Alan Kogosowski is a pianist with remarkable technical and musical abilities. He has brought music to audiences in an exciting way that, above all, makes people feel involved and happy to be part of this unique expression of the human spirit. He is a distinguished Chopinist and has made it his mission to promote the works of the great master. He is also a presenter of music, bringing together world-class talents in various series of musical events. A child prodigy himself, Kogosowski has also made an effort to mentor and hone young performers in his master classes. Kogosowski feels, as did the sculptor Anthony Caro, that ‘art is a celebration of life. It is a means of expressing joy and gratitude at being alive. We are lucky to be here.’
Chopin in the Hands of a Master
The Chicago Sun-Times
There are only a handful of pianists in the world who have earned the title of “Chopinist,” and Australian performer Alan Kogosowski is one of them.
This title of “Chopinist” is given to someone who has a deep understanding of the music of the piano’s greatest composer and has shown dedication in applying this knowledge.
Schooled at the Ecole Normale de Musique in Paris, as well as in London and Warsaw, Kogosowski made his first tour at age thirteen and performed on the Ed Sullivan Show in New York. At sixteen, he won Australia’s Winston Churchill Memorial Fellowship, the youngest person ever to receive this award.
His New York and London debuts, at Lincoln Center and the Wigmore Hall, were enthusiastically received, with music critics giving due attention to his interpretation and extraordinary technique.
Aside from his reputation as a concert pianist with an insightful interpretation of the Romantic repertoire, Kogosowski has also been known for his musical presentations. For 10 years he hosted a series of musical evenings in London, known as Schubertiades, at Sotheby’s, with guest artists from all over the world. He also coordinated and presented several series of concerts at the Royal Academy of Arts, Leighton House, and the Gibson Hall.
In 1999, Kogosowski was honored by the Polish branch of the Order of the Knights of Malta with a special decoration in recognition of his many outstanding all-Chopin recitals in London, and his highly successful series of Chopin concerts to raise funds for medicines to be sent to Poland, recalling a similar practice by the great pianist/composer himself.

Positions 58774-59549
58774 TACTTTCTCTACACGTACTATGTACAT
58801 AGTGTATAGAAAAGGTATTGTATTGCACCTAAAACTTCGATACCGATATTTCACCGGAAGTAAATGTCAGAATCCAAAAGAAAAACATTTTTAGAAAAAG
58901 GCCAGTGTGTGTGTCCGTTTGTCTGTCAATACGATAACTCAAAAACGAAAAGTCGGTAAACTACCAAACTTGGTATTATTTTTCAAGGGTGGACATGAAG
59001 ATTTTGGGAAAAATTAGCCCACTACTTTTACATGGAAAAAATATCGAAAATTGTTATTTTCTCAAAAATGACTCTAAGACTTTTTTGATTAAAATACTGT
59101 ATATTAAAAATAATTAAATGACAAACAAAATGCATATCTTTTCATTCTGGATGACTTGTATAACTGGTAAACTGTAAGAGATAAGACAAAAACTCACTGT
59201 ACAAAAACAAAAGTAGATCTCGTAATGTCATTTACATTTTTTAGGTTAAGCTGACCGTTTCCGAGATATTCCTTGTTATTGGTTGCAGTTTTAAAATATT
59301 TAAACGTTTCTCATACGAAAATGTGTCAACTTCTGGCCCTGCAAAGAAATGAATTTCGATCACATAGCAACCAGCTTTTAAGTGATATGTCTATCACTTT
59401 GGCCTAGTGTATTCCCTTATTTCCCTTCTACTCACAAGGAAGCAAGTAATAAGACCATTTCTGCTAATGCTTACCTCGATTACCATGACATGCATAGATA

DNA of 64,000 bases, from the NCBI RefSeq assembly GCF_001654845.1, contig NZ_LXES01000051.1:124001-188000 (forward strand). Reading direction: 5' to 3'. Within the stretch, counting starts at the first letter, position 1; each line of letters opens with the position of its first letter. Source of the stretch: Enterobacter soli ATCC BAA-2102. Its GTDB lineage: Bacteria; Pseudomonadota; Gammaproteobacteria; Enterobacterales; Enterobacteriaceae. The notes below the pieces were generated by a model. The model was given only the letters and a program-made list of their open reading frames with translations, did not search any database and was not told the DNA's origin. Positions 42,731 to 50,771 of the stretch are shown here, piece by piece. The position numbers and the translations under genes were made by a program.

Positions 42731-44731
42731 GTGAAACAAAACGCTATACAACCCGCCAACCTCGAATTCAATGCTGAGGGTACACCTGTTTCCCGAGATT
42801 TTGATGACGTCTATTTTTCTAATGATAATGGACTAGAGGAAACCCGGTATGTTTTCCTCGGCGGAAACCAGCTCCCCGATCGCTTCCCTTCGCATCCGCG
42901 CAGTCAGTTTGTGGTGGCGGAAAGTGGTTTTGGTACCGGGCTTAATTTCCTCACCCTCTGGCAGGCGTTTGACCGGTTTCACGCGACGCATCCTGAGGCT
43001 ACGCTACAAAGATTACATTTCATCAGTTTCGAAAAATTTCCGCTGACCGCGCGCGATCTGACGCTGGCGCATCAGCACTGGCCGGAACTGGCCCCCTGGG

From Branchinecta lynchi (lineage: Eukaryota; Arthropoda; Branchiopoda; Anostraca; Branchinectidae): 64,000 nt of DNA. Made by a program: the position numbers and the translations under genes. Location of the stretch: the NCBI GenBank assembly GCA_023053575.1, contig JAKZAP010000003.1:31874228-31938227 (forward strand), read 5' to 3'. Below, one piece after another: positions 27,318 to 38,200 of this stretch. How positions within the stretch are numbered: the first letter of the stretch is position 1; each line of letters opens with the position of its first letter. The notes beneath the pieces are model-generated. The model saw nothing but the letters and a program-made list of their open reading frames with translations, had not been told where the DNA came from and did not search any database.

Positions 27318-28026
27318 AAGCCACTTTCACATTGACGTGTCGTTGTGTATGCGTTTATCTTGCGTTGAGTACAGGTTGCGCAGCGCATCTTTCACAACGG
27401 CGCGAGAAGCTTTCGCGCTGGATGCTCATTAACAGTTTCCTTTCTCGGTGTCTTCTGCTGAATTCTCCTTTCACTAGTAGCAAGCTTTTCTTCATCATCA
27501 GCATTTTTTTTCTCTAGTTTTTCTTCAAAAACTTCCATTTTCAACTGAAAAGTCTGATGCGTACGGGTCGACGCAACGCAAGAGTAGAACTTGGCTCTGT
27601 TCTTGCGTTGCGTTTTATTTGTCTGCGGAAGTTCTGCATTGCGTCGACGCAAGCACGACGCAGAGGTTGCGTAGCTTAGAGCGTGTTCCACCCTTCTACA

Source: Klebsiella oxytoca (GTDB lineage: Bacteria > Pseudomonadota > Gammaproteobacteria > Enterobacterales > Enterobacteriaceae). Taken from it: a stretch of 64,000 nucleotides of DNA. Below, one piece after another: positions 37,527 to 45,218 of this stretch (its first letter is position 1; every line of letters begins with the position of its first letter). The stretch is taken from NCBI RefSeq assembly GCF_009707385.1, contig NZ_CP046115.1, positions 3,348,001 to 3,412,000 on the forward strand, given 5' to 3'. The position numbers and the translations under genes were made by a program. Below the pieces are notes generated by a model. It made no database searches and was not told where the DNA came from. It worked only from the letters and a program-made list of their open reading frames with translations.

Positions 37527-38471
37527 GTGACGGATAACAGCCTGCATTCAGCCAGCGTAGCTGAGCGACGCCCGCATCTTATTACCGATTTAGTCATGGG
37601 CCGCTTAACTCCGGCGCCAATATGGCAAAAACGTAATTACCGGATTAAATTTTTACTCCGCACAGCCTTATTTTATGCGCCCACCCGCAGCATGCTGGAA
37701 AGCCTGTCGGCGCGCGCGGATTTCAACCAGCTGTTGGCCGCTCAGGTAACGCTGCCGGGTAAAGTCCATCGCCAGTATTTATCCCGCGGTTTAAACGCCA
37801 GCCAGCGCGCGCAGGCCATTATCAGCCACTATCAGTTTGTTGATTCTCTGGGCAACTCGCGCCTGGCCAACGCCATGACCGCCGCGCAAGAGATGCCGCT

His recreation of Chopin’s last public appearance, which took place in 1848 in London’s Guildhall, has been called “one of London’s great musical events.” When he repeated this program in Chicago’s Orchestra Hall, the Chicago Sun Times declared that “this was Chopin in the hands of a master. In his many all-Chopin recitals Alan Kogosowski has demonstrated his belief that Chopin’s music is one of the most powerful artistic symbols of the human spirit.”
Kogosowski has produced a TV series about the life and music of Frederic Chopin, in which he performs and introduces a wide cross-section of the great composer’s key works. He has also written a major book on Chopin and his impact on the world of the piano.
Alan Kogosowski has contributed two noteworthy additions to the piano concerto repertoire. Concerto Elegiaque in D minor, his orchestration of Rachmaninoff’s great Trio in D Minor, was recorded by Neeme Järvi and the Detroit Symphony Orchestra, with him as soloist. The recording went on to become Best Recording of the Year in 1994 by the American Record Guide.
Kogosowski followed that work with his reconstruction and orchestration of Chopin’s unfinished Concerto No. 3 in A major. This piece is now a complete companion to the two already famous concertos by Chopin. Chopin Piano Concerto No. 3 was published and premiered in 1999, with Maestro Järvi and the Detroit Symphony.
Kogosowski’s specialized European training in the use of the hands and fingers allowed him to practice unlimited hours a day throughout his childhood and adult career. His knowledge of the coordination of the hand muscles and ligaments developed further when, at the age of 21, the bones of his right hand were broken in a car accident. Returning to the concert stage after only 18 months, Kogosowski demonstrated better technique and more endurance than before, thanks to his study and understanding of the use of the hands and fingers.
Calling on his deep understanding of the piano technique originated and developed by Chopin, Kogosowski has developed a unique method of helping the growing number of people afflicted with carpal tunnel syndrome. After many years of study of the anatomical aspects of piano technique, he has adapted his knowledge of the positioning of the hands and posture at the keyboard to the prevention and remedy of this condition, one which has afflicted piano players and violinists for years, but which has now come to much wider general attention.